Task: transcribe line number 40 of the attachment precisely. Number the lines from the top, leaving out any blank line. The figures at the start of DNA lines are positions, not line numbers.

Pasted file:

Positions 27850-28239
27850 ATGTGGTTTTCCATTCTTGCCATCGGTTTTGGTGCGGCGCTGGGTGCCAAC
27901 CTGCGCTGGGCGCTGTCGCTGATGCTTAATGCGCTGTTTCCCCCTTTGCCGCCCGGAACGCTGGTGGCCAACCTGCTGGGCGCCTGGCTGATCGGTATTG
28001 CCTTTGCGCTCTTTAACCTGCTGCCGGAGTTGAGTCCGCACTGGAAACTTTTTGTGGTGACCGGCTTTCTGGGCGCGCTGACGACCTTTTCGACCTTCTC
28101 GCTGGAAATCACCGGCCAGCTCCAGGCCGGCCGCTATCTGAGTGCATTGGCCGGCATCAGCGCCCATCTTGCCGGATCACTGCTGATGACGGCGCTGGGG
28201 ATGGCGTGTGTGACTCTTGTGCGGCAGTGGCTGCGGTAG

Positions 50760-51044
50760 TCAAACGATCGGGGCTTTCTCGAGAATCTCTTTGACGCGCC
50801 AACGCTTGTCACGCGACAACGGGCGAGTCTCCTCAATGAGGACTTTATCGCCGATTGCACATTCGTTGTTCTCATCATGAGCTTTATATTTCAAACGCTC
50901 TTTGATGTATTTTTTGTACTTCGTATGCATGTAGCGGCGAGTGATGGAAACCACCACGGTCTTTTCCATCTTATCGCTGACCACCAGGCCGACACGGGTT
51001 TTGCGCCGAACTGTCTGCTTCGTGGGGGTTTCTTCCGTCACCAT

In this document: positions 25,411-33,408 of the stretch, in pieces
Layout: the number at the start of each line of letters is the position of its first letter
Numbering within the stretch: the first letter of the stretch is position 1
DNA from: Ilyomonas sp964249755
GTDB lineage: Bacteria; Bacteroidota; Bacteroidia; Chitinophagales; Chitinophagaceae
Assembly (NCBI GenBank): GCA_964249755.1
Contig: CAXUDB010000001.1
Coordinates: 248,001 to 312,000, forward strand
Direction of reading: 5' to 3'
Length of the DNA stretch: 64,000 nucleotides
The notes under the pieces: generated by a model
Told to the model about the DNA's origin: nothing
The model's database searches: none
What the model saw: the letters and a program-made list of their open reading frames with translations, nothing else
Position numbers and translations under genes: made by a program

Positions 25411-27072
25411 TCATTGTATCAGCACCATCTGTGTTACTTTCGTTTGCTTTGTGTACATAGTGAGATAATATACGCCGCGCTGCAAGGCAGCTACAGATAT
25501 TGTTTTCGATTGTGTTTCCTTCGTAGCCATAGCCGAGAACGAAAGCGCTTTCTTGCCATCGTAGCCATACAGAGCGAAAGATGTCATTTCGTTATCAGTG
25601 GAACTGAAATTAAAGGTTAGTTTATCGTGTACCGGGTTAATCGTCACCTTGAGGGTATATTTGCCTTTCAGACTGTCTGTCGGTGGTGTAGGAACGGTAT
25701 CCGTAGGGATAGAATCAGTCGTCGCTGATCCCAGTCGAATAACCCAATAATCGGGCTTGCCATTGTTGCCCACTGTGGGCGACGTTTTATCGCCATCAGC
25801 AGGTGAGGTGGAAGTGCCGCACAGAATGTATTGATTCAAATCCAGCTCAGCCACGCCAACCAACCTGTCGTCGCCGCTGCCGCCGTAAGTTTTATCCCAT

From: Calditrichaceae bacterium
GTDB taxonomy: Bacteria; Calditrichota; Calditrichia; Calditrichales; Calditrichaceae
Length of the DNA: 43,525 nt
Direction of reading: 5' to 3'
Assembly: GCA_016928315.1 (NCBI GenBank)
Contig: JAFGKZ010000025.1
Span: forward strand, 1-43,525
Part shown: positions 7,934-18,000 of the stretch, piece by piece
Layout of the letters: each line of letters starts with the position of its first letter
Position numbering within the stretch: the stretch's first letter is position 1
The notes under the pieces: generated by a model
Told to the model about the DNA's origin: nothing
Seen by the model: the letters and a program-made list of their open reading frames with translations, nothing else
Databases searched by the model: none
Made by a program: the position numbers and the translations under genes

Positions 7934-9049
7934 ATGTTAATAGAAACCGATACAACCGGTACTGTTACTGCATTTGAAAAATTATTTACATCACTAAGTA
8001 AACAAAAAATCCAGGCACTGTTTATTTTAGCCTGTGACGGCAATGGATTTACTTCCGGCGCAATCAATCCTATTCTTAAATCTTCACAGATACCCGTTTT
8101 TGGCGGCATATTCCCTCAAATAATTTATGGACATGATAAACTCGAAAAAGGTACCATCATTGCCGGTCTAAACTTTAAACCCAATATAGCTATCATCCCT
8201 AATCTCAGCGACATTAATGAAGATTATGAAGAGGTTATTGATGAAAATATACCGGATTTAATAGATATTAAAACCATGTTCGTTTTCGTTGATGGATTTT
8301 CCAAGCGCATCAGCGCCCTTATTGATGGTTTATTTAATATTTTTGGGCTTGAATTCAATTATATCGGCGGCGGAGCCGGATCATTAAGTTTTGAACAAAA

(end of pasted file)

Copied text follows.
Part shown: positions 7,934-18,000 of the stretch, piece by piece